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Pathfinder Version 5.0 Sea Surface Temperature
Program: NOAA Polar-orbiting Operational Environmental Spacecraft
Spacecraft: NOAA-17 and NOAA-18
Sensor: Advanced Very High Resolution Radiometer (AVHRR)
Data Stream: Recorder Global Area Coverage (GAC)
Primary Geophysical Parameter: Sea surface temperature (SST)
Nominal Accuracy: 0.3 degrees Celsius (C)
Spatial grid: 0.05 degrees longitude by 0.05 degrees latitude, geographic
Spatial coverage: Global
Temporal Coverage: January 1, 1985 - December 31, 2005
FGDC Metadata Data Quality Act Documentation
The Pathfinder version 5.0 sea surface temperature data set is the highest quality data available for many regions of the world, and it is recommended that this data be used for all scientific applications, except those very near shore, which require a finer spatial grid. This data set is produced by NOAA | NODC, the University of Miami and the NASA Jet Propulsion Laboratory at the California Institute of Technology. The data is served here in this form (composites of ascending and descending passes with the most conservative quality flags applied) in order to reduce the complexity involved in making this data available to researchers and resource managers.
The Pathfinder Version 5.0 Sea Surface Temperature (SST) data set is a reprocessing of global SST data from NOAA's Advanced Very High Resolution Radiometer (AVHRR) aboard NOAA's Polar Operational Environmental Satellites (POES). The University of Miami's Rosenstiel School of Marine and Atmospheric Science (RSMAS) and NOAA's National Oceanographic Data Center (NODC) developed the reprocessing effort. This reprocessing task provides a long-term continuous data series for use in climate research as well as other applications requiring the highest quality of data.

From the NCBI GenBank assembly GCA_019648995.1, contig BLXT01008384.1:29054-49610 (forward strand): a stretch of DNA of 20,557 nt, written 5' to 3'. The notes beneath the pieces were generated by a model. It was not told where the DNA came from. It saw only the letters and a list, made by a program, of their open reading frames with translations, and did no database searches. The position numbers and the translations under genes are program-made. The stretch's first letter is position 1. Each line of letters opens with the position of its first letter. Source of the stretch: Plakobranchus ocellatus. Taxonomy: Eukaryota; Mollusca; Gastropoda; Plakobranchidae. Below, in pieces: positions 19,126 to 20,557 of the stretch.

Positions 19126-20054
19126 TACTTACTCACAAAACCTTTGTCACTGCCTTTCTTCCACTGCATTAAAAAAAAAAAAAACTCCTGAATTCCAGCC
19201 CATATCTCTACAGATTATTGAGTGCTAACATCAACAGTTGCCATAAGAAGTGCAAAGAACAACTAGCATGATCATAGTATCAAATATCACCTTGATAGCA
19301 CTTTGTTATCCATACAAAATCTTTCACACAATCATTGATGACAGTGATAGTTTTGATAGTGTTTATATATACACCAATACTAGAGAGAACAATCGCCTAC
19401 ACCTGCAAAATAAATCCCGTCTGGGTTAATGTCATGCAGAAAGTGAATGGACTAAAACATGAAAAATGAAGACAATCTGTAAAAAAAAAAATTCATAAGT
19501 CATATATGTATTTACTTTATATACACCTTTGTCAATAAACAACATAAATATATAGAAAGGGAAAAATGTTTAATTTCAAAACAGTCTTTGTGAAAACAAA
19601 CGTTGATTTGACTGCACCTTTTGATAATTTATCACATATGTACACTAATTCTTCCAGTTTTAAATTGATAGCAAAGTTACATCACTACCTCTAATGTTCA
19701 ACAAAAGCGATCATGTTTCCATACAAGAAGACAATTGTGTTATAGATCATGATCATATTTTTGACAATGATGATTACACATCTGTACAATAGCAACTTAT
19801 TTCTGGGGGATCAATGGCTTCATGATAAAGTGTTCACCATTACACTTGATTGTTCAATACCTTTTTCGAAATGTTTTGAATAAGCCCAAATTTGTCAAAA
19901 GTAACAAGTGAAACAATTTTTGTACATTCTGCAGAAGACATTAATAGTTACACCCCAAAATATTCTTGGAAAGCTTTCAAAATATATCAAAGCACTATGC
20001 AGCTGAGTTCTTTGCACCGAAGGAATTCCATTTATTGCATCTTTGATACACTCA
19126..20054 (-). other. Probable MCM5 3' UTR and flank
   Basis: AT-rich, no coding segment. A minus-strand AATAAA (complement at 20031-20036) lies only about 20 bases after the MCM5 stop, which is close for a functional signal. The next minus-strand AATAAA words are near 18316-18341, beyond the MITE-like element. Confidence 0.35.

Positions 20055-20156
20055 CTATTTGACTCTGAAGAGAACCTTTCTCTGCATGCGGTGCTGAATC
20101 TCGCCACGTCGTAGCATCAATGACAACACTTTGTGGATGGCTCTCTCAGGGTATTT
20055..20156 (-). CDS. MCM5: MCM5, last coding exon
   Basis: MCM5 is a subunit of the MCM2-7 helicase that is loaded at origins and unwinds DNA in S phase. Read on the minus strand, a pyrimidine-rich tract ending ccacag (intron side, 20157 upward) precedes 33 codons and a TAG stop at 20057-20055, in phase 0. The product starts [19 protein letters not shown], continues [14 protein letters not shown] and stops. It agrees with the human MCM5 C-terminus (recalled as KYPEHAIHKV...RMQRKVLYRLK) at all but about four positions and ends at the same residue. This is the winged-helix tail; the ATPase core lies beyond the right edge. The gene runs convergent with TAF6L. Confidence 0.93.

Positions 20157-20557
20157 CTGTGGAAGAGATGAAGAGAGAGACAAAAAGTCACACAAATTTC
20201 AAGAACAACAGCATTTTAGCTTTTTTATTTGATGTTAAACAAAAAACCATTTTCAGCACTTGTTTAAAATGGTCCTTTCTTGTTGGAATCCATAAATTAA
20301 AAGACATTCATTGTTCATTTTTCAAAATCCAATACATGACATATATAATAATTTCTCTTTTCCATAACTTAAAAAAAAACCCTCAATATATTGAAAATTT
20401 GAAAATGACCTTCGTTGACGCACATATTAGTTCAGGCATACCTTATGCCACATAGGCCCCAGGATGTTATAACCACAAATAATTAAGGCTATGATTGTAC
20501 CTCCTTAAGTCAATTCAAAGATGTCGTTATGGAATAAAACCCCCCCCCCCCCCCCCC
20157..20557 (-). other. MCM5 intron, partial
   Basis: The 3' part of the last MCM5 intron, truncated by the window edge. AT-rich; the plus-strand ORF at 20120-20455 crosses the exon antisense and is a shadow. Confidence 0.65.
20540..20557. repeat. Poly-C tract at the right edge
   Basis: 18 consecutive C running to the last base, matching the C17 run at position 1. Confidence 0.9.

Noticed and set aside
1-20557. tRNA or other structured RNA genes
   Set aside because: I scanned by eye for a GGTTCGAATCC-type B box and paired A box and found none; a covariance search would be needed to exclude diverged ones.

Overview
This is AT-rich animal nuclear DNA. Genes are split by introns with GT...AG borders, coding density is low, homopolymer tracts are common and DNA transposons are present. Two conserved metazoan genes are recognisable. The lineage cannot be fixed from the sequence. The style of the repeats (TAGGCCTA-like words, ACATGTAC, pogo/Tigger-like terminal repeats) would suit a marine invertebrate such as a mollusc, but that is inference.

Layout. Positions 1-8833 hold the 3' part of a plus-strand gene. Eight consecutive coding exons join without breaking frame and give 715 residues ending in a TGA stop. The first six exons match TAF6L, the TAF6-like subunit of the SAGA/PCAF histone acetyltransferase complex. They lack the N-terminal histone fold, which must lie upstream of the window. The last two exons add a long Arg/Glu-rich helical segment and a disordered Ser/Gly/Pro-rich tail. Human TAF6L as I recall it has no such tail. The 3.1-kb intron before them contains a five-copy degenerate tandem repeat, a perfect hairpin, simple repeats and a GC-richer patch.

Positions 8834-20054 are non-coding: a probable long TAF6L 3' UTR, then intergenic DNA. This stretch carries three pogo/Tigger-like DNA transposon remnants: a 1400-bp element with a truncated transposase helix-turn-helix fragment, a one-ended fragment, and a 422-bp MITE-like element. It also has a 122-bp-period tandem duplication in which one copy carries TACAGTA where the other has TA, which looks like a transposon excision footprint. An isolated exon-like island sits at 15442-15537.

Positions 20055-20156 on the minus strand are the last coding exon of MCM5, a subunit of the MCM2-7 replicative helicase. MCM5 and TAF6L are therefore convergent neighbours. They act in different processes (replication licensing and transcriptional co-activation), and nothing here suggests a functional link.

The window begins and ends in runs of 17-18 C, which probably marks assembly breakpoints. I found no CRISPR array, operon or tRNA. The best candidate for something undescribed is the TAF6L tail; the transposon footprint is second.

In the POES GAC SST dataset, AVHRR radiance measurements are subsampled aboard the satellite and downloaded to receiving stations at 4km resolution. Pathfinder processing uses a modified version of the non-linear sea surface temperature (NLSST) algorithm. (Walton et al., 1998, with changes outlined in Kilpatrick et al., 2001). Changes in the algorithm include: an improved atmospheric correction, superior cloudmasking, and monthly recalculation of algorithm coefficients based on a match-up database of in situ SST measurements (moored and drifting buoys). SST data is available at 4km resolution and SST values are accurate to within 0.3 degrees Celsius.
The data are mapped to an equal angle grid (0.05 degrees latitude by 0.05 degrees longitude) using a simple arithmetic mean to produce individual and composite images of various durations (e.g., 8-day, and monthly). Composite images are generated using only the pixels of the highest quality.
If this data is used for presentation or publication, please acknowledge the NOAA | NESDIS | NODC, and the University of Miami.
References and suggested citations:
Casey, K.S. and P. Cornillon. 1999. A comparison of satellite and in situ based sea surface temperature climatologies. J. Climate. Vol. 12, no. 6, 1848-1863.
Kilpatrick, K.A., G.P. Podesta and R. Evans. 2001. Overview of the NOAA/NASA Advanced Very High Resolution Radiometer Pathfinder algorithm for sea surface temperature and associated matchup database, J. Geophys. Res.-Oceans, 106 (C5): 9179-9197.
Walton C. C., W. G. Pichel, J. F. Sapper, D. A. May. 1998. The development and operational application of nonlinear algorithms for the measurement of sea surface temperatures with the NOAA polar-orbiting environmental satellites, J. Geophys. Res., 103: (C12), 27999-28012.